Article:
The Civil War affected the poor and the wealthy alike. Economic hardships forced the Maneys to leave or sell parts of their plantations and move to Mississipi delta. The mansion changed hands several times over the course of 80 years until the last residents, the Jetton family, abandoned the property altogether. Being vacant, the building suffered vandalism and neglect, until 1959 when ten ladies of the Murfreesboro community took the matter into their own hands. Through joined efforts, they managed to fundraise enough money to rehabilitate the house and in 1963, it was opened to the public as a museum, welcoming thousands of visitors every year.
Cannonsburgh was Murfreesboro’s original name. Historic Cannonsburgh Village is a reconstructed complex that reflects a century of early life in Tennessee. It is within the village that visitors can see how life was like during the 19th century in the Old South.
The village contains amenities and items that were once a part of the daily lives of the local people. A working blacksmith’s shop, town hall, a one-room schoolhouse, gristmill, a telephone operator’s house, a doctor’s office, and many other recreated resources and appliances characteristic of the pioneer times. The community organizes annual Pioneer Days Celebration, followed by various activities in the village – from clogging and live music to blacksmith and pottery demonstrations.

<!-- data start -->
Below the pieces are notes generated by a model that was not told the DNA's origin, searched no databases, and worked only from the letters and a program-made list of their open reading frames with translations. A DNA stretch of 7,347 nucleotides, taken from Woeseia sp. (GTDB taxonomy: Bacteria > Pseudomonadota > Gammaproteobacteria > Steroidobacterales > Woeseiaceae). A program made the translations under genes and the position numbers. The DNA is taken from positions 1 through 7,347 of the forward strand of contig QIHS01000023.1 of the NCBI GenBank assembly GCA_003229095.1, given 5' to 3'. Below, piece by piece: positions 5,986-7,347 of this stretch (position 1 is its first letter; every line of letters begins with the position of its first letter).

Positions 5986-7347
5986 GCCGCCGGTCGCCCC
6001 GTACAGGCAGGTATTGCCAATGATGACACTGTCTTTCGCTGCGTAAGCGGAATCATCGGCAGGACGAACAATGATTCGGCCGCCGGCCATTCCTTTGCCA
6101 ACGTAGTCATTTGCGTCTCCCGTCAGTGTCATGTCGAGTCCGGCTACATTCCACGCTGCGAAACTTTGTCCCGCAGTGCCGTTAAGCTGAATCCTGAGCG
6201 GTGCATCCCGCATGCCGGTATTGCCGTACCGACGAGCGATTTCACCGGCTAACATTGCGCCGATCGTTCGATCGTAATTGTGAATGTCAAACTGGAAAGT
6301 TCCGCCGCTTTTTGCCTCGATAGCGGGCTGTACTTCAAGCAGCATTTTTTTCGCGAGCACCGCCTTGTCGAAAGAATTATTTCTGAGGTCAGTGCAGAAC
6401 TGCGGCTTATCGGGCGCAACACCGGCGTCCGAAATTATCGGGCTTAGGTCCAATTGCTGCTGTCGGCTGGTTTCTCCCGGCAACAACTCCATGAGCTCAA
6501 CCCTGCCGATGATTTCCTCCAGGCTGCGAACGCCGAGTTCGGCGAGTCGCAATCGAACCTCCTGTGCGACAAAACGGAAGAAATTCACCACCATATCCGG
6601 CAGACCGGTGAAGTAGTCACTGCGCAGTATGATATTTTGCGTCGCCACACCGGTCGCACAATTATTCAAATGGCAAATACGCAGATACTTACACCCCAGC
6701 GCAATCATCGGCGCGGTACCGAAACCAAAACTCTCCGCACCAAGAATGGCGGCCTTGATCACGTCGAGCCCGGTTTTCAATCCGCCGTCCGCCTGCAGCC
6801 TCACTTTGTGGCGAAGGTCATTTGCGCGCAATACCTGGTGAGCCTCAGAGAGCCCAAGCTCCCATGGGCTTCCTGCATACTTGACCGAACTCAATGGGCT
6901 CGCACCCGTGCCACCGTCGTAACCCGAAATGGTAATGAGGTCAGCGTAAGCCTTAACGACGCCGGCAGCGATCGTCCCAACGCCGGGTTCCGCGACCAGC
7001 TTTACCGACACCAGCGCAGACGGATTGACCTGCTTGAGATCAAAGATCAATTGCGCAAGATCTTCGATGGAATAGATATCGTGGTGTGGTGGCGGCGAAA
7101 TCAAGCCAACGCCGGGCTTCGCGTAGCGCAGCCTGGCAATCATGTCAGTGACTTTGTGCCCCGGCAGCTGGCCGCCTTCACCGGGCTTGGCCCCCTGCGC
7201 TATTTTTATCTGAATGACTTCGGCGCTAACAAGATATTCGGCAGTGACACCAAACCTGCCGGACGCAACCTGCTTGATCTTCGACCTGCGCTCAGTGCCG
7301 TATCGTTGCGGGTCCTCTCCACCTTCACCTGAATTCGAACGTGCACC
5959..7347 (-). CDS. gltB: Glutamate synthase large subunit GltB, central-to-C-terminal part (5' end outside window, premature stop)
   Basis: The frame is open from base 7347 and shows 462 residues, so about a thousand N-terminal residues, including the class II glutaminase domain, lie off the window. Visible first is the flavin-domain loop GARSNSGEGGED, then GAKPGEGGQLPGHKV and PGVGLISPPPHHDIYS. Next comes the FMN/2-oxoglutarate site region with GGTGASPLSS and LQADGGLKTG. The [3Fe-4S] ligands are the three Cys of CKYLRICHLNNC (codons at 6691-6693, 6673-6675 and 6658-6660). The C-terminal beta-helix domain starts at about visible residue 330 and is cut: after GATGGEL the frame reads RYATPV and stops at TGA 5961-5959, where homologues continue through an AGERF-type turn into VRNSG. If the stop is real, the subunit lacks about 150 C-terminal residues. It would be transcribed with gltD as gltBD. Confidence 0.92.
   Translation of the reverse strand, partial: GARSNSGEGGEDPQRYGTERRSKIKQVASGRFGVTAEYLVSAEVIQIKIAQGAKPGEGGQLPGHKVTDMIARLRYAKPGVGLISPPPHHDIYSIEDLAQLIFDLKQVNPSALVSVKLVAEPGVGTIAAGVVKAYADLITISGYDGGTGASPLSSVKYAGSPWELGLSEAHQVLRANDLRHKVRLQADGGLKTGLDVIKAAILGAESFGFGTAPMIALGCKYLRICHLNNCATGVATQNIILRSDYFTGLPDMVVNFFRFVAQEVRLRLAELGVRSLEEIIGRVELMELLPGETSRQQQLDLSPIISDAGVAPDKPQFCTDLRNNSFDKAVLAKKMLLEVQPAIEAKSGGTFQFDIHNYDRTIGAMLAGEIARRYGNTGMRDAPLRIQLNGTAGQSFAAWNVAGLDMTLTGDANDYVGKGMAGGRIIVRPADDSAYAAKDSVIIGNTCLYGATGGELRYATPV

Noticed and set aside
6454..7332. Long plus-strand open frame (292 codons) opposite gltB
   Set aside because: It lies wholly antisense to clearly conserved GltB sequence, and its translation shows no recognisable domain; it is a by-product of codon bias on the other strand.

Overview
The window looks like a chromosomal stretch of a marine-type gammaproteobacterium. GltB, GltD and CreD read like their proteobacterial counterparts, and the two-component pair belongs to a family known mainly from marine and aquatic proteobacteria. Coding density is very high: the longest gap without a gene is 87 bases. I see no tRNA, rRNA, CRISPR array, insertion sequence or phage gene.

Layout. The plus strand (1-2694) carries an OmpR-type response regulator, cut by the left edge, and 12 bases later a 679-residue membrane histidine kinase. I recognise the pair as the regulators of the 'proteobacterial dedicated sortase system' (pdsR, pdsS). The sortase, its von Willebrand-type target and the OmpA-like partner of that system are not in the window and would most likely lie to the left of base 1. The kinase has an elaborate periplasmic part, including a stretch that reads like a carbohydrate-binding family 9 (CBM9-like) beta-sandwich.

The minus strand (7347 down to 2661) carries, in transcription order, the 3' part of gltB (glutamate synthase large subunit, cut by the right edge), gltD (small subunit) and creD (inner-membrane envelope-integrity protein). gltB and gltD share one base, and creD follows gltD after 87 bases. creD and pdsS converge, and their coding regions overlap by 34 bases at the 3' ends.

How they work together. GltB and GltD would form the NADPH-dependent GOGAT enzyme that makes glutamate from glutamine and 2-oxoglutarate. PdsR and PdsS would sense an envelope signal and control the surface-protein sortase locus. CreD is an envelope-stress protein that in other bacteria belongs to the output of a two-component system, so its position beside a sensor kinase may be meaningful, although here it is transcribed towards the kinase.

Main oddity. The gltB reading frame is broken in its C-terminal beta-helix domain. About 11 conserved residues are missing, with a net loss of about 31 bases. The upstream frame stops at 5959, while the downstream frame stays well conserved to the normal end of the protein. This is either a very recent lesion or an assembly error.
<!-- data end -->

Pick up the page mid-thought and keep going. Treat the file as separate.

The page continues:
Bradley Academy Museum
At the dawn of the 19th century, the Congressional Land Grant Act stipulated that each of the Counties of Tennessee had to establish an academy. Though only a small log cabin back in 1811 when it was opened, Bradley Academy soon rose to fame and became one of the leading institutions of learning in Middle Tennessee. The reconstruction and expansion followed soon after until it evolved enough to house elementary and high school students alike.
What makes the Academy so special and deeply rooted in the history of the South is the fact that it was the first institution in the county that swung its door open for African American students. Today, Bradley Academy Museum and Cultural Center hold a Civil War exhibit, an original classroom, and an underground railroad section.
The Geographic Center of Tennessee
Back in 1834, Professor James Hamilton was endowed with a task by the State of Tennessee in order to determine the geographic center of the state. This responsibility had one goal – to decide where the state’s capital should be. For some reason, Nashville was dubbed the capital despite numerous efforts to make Murfreesboro the central city.
Rutherford County Historical Society erected an obelisk in 1976 at the intersection of Greenland Drive and Lascassas Avenue, marking the exact geographic center.
Steeped in history, Murfreesboro holds a special place in the hearts of the Americans. Not only does it preserve the rememberings of the days long gone but it also stands as a bastion of the nation’s freedom.